Helicobacter pylori, are you still hesitating to sterilize?

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Helicobacter pylori, are you still hesitating to sterilize?

2018-10-25 20:25:45 131 ℃

Do you need bactericidal for H. pylori Hp? There are many patients and even many doctors (including some digestive doctors) are hesitant, whether it is necessary to sterilize, and whether the benefits of sterilization have recently been seen. We have seen the most authoritative voice in academia: Summarize a sentence: there is Hp infection, as long as there are conditions Must kill!

Of course, just recognizing the importance of sterilization is not enough, many patients It took a lot of energy and money, but the result was sterilization failure! Apart from the fact that individual patients are due to bacterial mutations and special resistance, most of the sterilization schemes used are relatively old. For example, the clarithromycin that is preferred in the classic sterilization program is highly resistant in many parts of China. Once the sterilization fails, in order to protect the liver and restore the sensitivity of the bacteria to the drug, it takes 3 months to resterilize.

Helicobacter pylori is the leading cause of gastric cancer

Helicobacter pylori infection is necessary, but not sufficient, in the development of Helicobacter pylori-associated gastric cancer, conceptually similar to hepatitis B and hepatitis C virus and human papillomavirus. Infection is necessary for the development of gastric cancer, but H. pylori infection alone is insufficient for gastric cancer formation and includes other factors. However, Helicobacter pylori is not the only cause of gastric cancer, and other rare causes account for 3% to 5% of gastric cancer, including EB virus infection, porcine genetic abnormalities, autoimmune gastritis, and possibly esophageal adenomas. Therefore, even without Helicobacter pylori, gastric adenocarcinoma is almost the same, not all disappear.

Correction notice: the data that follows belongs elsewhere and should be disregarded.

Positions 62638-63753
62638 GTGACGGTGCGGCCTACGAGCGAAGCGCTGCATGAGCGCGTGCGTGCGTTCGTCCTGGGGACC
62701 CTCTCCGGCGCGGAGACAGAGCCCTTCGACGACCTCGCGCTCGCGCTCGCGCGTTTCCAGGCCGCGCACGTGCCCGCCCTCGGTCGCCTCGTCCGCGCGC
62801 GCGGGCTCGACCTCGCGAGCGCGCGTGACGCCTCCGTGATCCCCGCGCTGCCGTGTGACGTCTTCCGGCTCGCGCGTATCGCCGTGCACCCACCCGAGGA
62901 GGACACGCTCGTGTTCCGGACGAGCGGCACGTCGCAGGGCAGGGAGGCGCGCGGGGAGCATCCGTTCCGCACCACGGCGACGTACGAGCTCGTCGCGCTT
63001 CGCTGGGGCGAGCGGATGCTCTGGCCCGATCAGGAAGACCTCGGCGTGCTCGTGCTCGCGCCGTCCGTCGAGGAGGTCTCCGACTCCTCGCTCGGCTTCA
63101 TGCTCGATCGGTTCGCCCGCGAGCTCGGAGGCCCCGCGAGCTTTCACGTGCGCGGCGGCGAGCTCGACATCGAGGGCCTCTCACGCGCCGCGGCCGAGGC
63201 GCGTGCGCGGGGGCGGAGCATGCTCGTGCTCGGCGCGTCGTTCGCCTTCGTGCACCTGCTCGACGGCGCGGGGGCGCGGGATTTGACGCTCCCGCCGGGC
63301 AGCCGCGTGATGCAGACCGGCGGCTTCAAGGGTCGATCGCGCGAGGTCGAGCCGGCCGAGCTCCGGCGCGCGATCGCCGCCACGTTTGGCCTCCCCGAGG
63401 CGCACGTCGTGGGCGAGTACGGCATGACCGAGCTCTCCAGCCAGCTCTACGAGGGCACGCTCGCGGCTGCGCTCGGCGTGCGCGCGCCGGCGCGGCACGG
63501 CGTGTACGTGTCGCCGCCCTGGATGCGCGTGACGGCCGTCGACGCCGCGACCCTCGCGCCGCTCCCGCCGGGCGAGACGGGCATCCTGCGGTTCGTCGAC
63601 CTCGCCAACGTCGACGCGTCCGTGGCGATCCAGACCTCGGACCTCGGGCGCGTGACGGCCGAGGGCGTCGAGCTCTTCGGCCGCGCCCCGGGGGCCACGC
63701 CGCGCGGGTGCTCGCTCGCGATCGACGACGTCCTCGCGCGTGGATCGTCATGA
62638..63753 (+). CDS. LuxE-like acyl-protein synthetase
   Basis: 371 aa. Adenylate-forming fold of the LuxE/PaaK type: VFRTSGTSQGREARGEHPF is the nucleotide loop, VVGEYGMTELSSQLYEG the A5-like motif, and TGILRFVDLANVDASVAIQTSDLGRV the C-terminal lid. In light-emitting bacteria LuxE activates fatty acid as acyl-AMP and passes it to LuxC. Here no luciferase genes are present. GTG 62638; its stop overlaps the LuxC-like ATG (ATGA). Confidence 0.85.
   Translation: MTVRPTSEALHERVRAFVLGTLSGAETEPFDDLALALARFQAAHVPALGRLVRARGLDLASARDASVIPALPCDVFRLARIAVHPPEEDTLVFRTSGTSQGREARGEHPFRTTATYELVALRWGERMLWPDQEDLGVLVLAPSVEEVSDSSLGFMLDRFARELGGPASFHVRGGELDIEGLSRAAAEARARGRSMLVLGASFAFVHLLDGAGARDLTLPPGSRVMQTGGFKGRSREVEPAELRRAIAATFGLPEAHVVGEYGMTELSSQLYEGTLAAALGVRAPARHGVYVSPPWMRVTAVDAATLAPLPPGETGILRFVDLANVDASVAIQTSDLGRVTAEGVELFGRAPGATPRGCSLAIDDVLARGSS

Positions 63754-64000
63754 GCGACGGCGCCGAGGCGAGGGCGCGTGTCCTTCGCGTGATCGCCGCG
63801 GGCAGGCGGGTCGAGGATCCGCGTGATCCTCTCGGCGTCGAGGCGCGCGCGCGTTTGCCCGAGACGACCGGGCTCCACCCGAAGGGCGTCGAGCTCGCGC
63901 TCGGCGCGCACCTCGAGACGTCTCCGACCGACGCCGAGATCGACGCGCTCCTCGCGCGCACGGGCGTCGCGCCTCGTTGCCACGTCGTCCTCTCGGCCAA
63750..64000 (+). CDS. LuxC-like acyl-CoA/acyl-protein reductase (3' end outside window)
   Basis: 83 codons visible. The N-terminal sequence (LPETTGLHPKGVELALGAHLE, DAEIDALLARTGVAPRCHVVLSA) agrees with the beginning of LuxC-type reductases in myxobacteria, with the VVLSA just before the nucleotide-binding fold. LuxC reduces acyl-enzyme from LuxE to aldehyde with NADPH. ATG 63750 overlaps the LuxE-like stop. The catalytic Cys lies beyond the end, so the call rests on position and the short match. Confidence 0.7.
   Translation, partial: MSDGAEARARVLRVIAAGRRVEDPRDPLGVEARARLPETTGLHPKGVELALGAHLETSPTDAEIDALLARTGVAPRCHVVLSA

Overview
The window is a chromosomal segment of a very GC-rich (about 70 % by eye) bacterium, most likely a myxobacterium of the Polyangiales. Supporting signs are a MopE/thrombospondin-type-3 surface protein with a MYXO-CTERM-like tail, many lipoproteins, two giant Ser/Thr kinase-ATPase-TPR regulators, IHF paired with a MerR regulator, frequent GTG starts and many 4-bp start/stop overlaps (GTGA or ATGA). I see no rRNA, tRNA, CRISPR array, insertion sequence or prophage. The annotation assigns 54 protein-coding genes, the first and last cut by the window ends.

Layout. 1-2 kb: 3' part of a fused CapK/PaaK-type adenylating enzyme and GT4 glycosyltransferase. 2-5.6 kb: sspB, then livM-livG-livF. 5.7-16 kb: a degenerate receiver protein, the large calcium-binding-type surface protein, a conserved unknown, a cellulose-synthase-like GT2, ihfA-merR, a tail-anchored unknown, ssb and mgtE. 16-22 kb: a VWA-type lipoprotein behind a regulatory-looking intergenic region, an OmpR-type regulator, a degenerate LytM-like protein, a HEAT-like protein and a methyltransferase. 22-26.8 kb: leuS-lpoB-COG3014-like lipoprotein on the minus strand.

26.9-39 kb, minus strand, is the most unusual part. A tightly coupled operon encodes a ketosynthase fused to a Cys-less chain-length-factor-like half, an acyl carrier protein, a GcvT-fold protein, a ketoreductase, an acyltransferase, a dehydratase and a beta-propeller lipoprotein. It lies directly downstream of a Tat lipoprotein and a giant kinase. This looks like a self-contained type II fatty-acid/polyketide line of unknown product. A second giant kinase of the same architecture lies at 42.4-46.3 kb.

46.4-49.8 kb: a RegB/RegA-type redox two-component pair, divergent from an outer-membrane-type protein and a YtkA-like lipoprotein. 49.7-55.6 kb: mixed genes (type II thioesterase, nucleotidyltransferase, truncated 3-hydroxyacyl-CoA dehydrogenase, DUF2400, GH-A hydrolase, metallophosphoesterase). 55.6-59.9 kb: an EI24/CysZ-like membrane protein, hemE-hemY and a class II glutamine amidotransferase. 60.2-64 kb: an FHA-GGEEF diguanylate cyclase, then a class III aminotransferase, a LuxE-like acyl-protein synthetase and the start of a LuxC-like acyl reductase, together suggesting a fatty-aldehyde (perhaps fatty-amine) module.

The ability to eradicate Helicobacter pylori to prevent gastric cancer formation depends on the patient The level of cancer risk when eradicating Helicobacter pylori. Patients with non-atrophic gastritis can expect complete or near complete protection. Patients with irreversible changes in gastric mucosa are at high risk, but they can be guaranteed that their risk is no longer increased and may be reduced. Risk stratification can also identify patients who may benefit from the secondary cancer prevention after eradication of H. pylori. The benefits of eradication of Helicobacter pylori also apply to patients at high risk of cancer death, such as patients with early gastric cancer (constrained to gastric mucosa and submucosal gastric cancer, with or without local lymph node metastasis). Successful removal of early gastric tumors under endoscopy, but in patients with Helicobacter pylori infection, the risk of metachronous gastric cancer is 1% to 4% per year, and eradication of Helicobacter pylori reduces the risk by about 3 times.

Evidence from eradication of Helicobacter pylori to reduce the risk of gastric cancer raises doubts: eradication What does Helicobacter pylori accomplish? How to best use this knowledge. Helicobacter pylori promotes the formation of gastric cancer, which leads to genetic instability of gastric epithelial cells through persistent acute and chronic inflammation and changes in genes and gene phenotypes. During tumor progression, gastric cancer cells acquire the ability to evade immune damage, have been immune, and begin to invade surrounding tissues. Helicobacter pylori and other members of the gastric microbiota. The interaction of endogenous and exogenous factors can also produce carcinogenic substances in the stomach. Environmental factors, especially diet, are important determinants of population risk (for example, different diets or food preservation methods can affect the severity of gastric mucosal and cancer risk caused by Helicobacter pylori).

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